The economics of electricity is shaped by its physics. A well know example is the non-storability of electricity that causes its price to fluctuate widely. More generally, physical constraints cause electricity to be a heterogeneous good along three dimensions - time, space, and lead-time. Consequently, different generation technologies, such as coal and wind power, produce different economic goods that have a different marginal economic value. Welfare maximization or competitiveness analyses that ignore heterogeneity deliver biased estimates. This paper provides an analytical welfare-economic framework that accounts for heterogeneity for unbiased assessments of power generators. The framework offers a rigorous interpretation of commonly used cost indicators such as ‘levelized electricity costs’ and ‘grid parity’. Heterogeneity is relevant for all generators, but especially for variable renewables such as wind and solar power. We propose a definition of ‘variability’, derive the opportunity costs of variability, and link that concept to the ‘integration cost’ literature. A literature review shows that variability can reduce the value of wind power by 20-50%. Thus it is crucial that economic analysis accounts for the physics of electricity.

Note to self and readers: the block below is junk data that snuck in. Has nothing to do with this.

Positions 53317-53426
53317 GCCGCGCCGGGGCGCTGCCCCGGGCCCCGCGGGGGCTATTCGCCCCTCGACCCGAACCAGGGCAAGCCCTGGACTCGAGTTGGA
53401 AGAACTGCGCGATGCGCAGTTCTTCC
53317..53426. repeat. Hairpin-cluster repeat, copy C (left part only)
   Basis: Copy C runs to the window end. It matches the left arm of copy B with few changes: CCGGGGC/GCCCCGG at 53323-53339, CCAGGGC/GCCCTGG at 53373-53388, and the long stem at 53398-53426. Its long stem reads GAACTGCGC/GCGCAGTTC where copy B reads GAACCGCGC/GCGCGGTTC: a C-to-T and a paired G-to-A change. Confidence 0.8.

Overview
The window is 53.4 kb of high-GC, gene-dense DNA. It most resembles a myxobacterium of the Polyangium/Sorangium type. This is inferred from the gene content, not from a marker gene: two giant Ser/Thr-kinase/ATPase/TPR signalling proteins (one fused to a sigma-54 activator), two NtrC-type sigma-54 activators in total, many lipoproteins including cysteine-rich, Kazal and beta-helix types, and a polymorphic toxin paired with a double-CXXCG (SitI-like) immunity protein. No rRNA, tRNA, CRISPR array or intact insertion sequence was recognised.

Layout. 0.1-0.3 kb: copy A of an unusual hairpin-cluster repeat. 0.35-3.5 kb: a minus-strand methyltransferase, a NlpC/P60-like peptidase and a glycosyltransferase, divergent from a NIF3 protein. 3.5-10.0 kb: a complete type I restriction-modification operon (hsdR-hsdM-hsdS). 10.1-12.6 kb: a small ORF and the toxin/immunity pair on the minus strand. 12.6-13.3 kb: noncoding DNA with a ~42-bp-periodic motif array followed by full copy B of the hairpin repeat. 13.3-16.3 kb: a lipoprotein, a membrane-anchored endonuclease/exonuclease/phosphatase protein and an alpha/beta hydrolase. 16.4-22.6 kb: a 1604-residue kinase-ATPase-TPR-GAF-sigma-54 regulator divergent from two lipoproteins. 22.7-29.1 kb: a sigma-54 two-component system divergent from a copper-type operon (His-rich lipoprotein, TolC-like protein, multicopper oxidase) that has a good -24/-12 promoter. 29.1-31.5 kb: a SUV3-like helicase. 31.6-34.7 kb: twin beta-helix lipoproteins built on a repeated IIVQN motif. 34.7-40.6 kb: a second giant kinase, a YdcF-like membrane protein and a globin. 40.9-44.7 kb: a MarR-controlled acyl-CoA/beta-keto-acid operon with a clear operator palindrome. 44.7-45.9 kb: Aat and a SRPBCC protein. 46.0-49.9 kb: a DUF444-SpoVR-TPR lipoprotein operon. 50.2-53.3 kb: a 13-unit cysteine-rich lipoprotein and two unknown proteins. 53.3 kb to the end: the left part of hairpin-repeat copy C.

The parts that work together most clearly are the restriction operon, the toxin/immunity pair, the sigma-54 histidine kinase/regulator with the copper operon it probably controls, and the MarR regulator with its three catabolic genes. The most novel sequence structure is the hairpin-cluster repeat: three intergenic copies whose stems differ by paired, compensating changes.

Suggested citation: Hirth, L., F. Ueckerdt, O. Edenhofer, (2014), 'Why Wind Is Not Coal: On the Economics of Electricity', Nota di Lavoro 39.2014, Milan, Italy: Fondazione Eni Enrico Mattei.